A growing number of pregnant Chinese women are having their babies in the U.S. territory of Saipan, automatically giving the children American citizenship, according to the region’s congressman.
Del. Gregorio Sablan (D) represents Saipan and the rest of the Northern Mariana Islands in Congress. The U.S. territory is in the Pacific Ocean, roughly 3,700 miles west of Honolulu and a four-hour flight from China.
Sablan said in an ABC News report that he has reached out to the Department of Homeland Security to look into the “birth tourism” situation. “We want to fix this and we want to make sure that this small problem remains very small,” Sablan said.
Heading north of the border for another “free trade” travesty from EurActiv:
EU-Canada free trade deal ‘opens door to environmental lawsuits’
Multinationals will have wide-ranging powers to sue EU states that enact health or environmental laws breaching their “legitimate expectations” of profit, according to a leaked ‘investment chapter’ from the Canada-EU free trade agreement (CETA), which was signed last November.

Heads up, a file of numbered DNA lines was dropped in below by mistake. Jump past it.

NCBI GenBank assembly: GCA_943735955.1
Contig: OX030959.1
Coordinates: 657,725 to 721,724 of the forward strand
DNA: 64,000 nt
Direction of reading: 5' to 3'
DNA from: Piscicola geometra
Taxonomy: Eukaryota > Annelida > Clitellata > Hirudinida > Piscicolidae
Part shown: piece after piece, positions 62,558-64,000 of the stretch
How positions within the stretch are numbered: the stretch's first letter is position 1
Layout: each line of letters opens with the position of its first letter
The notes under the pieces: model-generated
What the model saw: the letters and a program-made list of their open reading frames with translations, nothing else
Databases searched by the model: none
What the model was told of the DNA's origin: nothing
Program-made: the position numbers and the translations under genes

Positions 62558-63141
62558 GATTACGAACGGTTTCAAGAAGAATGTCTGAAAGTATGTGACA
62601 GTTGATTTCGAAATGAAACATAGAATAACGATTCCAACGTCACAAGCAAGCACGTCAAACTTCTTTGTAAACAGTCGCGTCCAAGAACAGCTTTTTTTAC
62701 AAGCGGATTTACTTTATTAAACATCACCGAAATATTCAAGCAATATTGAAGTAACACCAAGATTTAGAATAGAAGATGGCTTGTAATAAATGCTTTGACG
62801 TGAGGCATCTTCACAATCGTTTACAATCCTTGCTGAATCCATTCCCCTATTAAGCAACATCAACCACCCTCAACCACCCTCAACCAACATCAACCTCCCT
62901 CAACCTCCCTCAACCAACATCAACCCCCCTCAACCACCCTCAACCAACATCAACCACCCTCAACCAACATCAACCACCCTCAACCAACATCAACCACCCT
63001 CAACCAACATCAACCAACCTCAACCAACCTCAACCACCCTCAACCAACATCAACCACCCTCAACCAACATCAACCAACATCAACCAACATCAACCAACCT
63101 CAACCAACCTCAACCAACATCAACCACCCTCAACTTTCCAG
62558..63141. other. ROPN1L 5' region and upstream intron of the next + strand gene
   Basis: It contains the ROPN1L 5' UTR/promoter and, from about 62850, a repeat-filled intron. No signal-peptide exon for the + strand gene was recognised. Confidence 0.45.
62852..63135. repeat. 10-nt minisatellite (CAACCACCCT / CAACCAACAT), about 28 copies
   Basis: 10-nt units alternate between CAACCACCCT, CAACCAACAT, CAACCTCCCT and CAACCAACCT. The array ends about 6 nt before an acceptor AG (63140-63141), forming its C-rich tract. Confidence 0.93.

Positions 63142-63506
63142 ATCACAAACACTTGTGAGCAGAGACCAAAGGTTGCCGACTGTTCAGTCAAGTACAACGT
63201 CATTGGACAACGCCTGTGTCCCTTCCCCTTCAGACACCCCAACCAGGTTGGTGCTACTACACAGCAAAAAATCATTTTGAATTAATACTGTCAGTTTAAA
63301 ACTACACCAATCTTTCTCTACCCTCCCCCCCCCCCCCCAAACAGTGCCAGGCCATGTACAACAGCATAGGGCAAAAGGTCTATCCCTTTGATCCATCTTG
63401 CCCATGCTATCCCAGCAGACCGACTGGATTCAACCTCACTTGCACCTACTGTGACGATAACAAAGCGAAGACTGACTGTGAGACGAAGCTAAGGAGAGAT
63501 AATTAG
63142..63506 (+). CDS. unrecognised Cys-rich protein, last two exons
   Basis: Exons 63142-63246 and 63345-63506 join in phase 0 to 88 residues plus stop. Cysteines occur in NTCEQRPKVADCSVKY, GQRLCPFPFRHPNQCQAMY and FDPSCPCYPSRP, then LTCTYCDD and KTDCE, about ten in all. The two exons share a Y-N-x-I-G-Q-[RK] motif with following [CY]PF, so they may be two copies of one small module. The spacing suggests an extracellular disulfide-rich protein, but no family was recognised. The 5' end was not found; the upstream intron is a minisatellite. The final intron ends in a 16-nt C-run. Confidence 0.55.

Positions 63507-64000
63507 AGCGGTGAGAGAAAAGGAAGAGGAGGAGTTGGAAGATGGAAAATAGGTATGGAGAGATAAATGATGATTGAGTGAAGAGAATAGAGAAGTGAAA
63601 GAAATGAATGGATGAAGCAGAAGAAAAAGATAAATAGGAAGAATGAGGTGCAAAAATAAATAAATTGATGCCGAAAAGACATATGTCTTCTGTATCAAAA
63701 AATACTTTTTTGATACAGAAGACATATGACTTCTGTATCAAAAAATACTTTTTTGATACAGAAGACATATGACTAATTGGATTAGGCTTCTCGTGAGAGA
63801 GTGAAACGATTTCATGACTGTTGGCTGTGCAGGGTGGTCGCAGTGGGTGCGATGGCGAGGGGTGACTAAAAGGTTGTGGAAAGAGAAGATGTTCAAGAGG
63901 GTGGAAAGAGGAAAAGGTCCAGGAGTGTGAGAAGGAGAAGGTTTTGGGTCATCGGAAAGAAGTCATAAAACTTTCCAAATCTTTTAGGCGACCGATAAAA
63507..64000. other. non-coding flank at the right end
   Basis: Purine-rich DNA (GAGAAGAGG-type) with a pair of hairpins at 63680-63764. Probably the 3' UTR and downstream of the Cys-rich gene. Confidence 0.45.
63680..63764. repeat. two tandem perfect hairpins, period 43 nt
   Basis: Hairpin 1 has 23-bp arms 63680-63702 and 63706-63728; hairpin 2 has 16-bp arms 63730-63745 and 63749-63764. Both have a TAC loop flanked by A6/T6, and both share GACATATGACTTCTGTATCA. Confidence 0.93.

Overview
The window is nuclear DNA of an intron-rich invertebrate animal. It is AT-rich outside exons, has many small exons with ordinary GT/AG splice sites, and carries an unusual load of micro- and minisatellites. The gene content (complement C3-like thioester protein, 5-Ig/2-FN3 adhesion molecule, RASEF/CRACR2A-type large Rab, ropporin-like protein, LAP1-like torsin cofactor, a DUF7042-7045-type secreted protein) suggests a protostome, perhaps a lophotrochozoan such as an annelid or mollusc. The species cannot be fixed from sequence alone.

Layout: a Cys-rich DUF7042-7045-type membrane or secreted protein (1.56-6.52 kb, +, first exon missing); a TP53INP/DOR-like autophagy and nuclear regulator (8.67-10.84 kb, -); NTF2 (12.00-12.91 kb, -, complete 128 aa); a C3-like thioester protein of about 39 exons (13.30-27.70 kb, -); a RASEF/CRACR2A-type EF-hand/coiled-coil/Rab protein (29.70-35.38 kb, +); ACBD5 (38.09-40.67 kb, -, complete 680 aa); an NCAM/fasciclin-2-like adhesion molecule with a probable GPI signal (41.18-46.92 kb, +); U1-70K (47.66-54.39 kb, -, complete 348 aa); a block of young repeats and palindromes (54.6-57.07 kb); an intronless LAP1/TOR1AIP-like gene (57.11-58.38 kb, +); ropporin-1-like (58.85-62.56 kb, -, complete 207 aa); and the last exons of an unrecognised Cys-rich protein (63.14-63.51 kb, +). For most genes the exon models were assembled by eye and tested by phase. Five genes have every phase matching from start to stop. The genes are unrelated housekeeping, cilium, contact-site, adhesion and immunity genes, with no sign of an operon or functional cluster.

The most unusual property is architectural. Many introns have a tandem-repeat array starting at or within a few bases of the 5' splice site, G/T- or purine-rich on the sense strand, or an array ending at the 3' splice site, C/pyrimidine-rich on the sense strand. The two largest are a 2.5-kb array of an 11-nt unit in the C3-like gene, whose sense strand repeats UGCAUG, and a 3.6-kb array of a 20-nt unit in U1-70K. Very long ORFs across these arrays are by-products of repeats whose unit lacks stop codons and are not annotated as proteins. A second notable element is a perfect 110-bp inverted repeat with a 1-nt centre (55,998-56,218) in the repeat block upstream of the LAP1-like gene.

A separate ‘nature and scope’ document for EU-US free trade talks, which EurActiv has seen, makes clear that similar parameters are foreseen for a Transatlantic Trade and Investment Partnership (TTIP) agreement.
The CETA investment chapter proposes a definition of ‘fair and equitable treatment’ (FET) for investors which has sparked multi-million dollar lawsuits, such as one by Lone Pine challenging a shale drilling ban by the Canadian state of Quebec.
EU officials have reportedly not challenged the authenticity of the leaked document, which was published online by the Trade Justice Network, although they were unavailable for comment on the issue.
Pronouncement from a high place via Xinhua:
OECD index shows growth recovery in major economies
The latest composite leading indicators (CLIs) of the Organization for Economic Cooperation and Development (OECD) are pointing to an improving economic outlook in major advanced economies, said the Paris-based think tank on Monday.